Bergamot is most famous for giving flavour to Earl Grey teas. Rich, sweet, fruity - almost everyone loves the scent of Bergamot, making it a good choice for diffusing in an office, shop, or other busy spaces. In aromatherapy, Bergamot is considered useful for depression, anxiety, and alternates. It is calming, helping to soothe stress and nerves. Recent published studies have shown a possible usefulness in treating several forms of bacteria responsible for urinary tract infections. In addition, it has been proven to be an anti fungal that can be useful for certain strains of candida.
How to use our pure bergamot essential oil
Massage oil or rollerball: 1-2% dilution - 5 drops/ 30mL of carrier oil such as fractionated coconut, sunflower, etc. Apply to chest, back, under nose, temples.
Inhaler: 5-10 drops in inhaler, inhale through the nose deeply
Diffuser: 5-6 drops in water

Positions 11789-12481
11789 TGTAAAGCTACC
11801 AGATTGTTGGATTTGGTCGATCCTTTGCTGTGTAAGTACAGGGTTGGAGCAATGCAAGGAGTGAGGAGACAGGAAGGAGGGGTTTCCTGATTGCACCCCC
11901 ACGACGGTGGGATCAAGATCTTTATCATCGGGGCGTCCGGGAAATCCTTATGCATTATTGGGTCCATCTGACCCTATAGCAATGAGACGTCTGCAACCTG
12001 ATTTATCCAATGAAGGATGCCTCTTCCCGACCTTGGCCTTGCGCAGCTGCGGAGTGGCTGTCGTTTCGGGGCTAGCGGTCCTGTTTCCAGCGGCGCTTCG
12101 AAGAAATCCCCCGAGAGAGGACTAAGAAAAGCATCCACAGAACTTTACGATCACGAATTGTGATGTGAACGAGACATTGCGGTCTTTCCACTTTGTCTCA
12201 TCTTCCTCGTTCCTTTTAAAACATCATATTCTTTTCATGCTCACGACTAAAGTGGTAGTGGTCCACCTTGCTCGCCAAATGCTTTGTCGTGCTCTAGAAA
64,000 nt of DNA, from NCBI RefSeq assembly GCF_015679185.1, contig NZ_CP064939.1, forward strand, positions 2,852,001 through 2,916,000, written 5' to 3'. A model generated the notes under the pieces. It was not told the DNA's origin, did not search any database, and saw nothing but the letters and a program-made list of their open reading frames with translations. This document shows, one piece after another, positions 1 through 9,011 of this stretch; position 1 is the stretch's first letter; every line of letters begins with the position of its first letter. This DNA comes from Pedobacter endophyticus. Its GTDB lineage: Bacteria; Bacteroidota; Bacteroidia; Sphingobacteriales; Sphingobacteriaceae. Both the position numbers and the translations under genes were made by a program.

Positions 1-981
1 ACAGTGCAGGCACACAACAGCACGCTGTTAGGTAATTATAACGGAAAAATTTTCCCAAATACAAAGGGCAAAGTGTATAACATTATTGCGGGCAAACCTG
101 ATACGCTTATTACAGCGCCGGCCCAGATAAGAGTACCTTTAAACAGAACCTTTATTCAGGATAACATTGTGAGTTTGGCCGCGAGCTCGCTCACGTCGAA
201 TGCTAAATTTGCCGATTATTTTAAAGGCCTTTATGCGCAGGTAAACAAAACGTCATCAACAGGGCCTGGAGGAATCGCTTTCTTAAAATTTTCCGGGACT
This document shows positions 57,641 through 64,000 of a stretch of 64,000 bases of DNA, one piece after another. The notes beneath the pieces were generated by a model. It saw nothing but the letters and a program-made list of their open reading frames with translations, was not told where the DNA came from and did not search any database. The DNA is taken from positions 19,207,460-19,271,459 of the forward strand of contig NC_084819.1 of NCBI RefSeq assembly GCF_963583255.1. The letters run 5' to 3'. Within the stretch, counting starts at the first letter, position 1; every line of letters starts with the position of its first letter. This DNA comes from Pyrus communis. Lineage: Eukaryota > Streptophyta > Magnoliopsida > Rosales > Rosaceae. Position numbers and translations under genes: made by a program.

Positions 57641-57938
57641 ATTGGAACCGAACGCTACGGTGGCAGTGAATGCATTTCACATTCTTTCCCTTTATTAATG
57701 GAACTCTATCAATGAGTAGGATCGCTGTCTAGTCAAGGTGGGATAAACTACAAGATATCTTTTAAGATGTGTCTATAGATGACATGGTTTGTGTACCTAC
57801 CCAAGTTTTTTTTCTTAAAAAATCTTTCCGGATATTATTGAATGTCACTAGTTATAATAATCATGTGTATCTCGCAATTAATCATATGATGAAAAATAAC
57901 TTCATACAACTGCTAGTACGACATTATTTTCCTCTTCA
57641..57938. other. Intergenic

Baths: add 2-5 drops into tsp of a carrier oil.
Lotion or shampoo: add 15-20 drops /60mL of unscented base/lotion.
TIP: To extend the shelf life of citrus essential oils, keep refrigerated.
Essential oils that blend well with bergamot
Other citrus oils
Safety and drug interactions: Phototoxic - avoid sunlight exposure after using on skin. Cautions: Bergaptene, one of its components can becomes poisonous if exposed to sunlight. The oil should always be stored in cool area. Interactions: Do not use with any of the following drugs that cause photosensitivity: amitriptyline (Elavil), Ciprofloxacin (Cipro), norfloxacin (Noroxin), lomefloxacin (Maxaquin), ofloxacin (Floxin), levofloxacin (Levaquin), sparfloxacin (Zagam), gatifloxacin (Tequin), moxifloxacin (Avelox), trimethoprim/sulfamethoxazole (Septra), tetracycline, methoxsalen (8-methoxypsoralen, 8-MOP, Oxsoralen), and Trioxsalen (Trisoralen)